December 2


Blues Licks For Piano Players

By Thomas Gunther

December 2, 2021

What Are Blues Licks?

Let’s first talk about what musicians mean with the term “lick”. A lick is a short musical phrase used in blues and jazz music that can be repeated and applied to specific chords and genres. Every andvanced blues and jazz musician has its favorite set of “licks”. Those sets of licks are often so personal that they can help us identify a musician just based on those licks. For example, Oscar Peterson’s licks are what makes you say after just a few bars “hey, this must be Oscar”.
Now, Oscar did not invent his licks all by himself. Instead he “stole” many of his licks from N. C. Cole and other musicians he loved when he was young and quickly incorporated them in his improvisations. Over time he modified them to give them his own personal flavor. By the way, that’s exactly how most blues and jazz musicians develop there personal style.

What Makes a Song Sound Bluesy

Blues music has influenced just about any popular music style and genre since the beginning, at least up to the 1980’s. So what makes blues blues? Well, we could get all technical about it and talk about terms like Blue Notes, Blues Licks, Blues Scales, Blues Progressions, etc.. But what it really comes down to is the blues feel. Playing the blues gives us the means to express our pain, desires, disappointments, tragedies, etc..

Vocalists have a huge advantage over instrumentalists in this regard. Not only can they tell a story using words, but no instrument comes even close when trying to express once deepest feelings through music. Especially when we compare it to the piano, which doesn’t allow us to bend notes or do a vibrato, something that not only vocalists but also other instruments like the guitar or a saxophone can.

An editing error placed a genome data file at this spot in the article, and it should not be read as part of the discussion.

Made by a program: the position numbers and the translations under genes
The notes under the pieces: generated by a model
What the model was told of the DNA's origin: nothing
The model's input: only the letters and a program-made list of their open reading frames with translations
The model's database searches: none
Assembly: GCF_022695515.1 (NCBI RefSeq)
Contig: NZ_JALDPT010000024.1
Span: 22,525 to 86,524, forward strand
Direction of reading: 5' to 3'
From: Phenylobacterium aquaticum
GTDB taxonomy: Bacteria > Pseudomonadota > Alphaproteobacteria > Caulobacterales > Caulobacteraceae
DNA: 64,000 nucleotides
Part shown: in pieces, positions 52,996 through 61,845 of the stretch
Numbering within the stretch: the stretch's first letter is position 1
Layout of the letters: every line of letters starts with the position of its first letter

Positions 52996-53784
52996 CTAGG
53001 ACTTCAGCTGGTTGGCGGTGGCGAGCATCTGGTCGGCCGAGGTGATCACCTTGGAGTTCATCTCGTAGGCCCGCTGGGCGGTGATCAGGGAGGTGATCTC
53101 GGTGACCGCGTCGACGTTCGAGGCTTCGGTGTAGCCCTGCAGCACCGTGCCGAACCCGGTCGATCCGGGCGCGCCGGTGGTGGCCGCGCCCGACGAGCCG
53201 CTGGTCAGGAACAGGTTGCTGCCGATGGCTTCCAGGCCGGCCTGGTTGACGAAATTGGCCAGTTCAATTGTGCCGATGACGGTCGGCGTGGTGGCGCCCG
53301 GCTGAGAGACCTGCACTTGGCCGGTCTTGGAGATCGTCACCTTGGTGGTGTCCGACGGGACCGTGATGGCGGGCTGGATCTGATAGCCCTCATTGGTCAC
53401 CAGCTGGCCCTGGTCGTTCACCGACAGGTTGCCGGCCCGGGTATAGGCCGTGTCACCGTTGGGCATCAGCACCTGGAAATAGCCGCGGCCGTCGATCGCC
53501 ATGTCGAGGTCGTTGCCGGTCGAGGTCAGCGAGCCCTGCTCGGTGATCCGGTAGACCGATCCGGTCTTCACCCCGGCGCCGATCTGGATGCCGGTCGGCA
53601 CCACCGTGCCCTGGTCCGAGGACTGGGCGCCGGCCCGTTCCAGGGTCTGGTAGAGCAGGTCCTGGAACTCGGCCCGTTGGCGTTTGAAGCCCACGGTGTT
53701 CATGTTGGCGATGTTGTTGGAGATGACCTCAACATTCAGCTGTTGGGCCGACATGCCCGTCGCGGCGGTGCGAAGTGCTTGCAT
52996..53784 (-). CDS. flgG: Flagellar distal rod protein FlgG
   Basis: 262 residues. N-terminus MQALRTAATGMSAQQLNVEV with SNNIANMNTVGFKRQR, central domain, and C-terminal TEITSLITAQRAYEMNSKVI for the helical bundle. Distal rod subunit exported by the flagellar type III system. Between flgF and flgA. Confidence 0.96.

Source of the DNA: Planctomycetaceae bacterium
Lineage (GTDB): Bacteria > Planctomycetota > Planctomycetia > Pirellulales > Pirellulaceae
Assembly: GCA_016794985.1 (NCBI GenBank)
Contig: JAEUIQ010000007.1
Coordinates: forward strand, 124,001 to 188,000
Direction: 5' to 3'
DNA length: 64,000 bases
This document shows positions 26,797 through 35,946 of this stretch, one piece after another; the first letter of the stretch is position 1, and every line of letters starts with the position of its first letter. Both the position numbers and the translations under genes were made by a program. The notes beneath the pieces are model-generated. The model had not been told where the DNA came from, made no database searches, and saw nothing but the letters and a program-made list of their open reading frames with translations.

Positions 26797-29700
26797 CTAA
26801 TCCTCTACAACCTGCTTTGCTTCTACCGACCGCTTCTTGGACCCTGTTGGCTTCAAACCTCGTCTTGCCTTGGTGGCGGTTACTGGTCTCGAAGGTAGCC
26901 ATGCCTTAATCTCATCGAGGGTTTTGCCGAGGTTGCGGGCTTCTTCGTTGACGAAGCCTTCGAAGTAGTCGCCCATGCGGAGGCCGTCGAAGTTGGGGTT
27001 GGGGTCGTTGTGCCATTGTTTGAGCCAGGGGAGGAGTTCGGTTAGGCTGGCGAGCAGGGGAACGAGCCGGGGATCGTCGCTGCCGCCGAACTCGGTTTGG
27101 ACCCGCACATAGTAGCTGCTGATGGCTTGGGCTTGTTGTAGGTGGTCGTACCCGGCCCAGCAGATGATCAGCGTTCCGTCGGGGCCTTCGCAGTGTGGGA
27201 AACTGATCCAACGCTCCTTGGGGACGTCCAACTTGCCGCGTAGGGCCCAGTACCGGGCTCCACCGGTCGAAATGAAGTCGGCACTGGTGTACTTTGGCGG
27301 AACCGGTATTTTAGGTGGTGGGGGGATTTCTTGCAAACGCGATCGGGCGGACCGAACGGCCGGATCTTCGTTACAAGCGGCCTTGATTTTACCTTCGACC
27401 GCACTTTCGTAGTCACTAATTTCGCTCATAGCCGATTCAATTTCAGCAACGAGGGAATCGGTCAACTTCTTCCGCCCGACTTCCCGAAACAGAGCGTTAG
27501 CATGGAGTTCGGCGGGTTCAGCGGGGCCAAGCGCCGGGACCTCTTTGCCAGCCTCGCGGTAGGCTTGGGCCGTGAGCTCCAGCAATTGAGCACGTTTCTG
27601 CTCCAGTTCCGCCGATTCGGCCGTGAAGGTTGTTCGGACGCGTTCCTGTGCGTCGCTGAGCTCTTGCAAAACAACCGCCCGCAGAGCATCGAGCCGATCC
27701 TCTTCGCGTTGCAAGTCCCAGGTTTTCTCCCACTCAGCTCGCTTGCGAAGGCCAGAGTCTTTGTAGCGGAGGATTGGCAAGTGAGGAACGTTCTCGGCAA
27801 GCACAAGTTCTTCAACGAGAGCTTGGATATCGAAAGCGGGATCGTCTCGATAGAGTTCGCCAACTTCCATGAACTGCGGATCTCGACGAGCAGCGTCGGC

This means, blues pianists had to find a way to give the listener the illusion of bended notes, doing vibrato, crescendoing a note, and so many other things that a piano technically can’t do.
Blues musicians refer to it as playing dirty. Explaining it in words is almost impossible, so I made a little video for you that should clarify what I mean with this.

The bottom line: Blues licks are the key to sounding bluesy on the piano.

Thomas Gunther

About the author

Thomas Gunther (Thommy Günther) is a versatile internationally active jazz pianist and keyboardist, music producer, and music educator. Born in Germany, Thomas moved to Chicago after receiving his masters in teaching and performing popular music and jazz piano (from the State University of Arts & Music Stuttgart/Germany) to become the principle pianist with the Chicago Jazz Ensemble. Soon he formed his own bands playing piano and keyboards all over town and touring Europe regularly. Today, Thomas is a well respected member of the Chicago music scene. For many years he has also worked as an instructor at Columbia College Chicago where he still designs and teaches courses for its Contemporary Urban Music Program (CUP) such as Pop-Jazz Keyboards & Theory, Applied Music Production with Logic Pro, Contemporary Arranging and Orchestration, Harmony & Rhythm, etc.. Thomas is also the creator and owner of several educational websites such as and MusicTrainingOnline.
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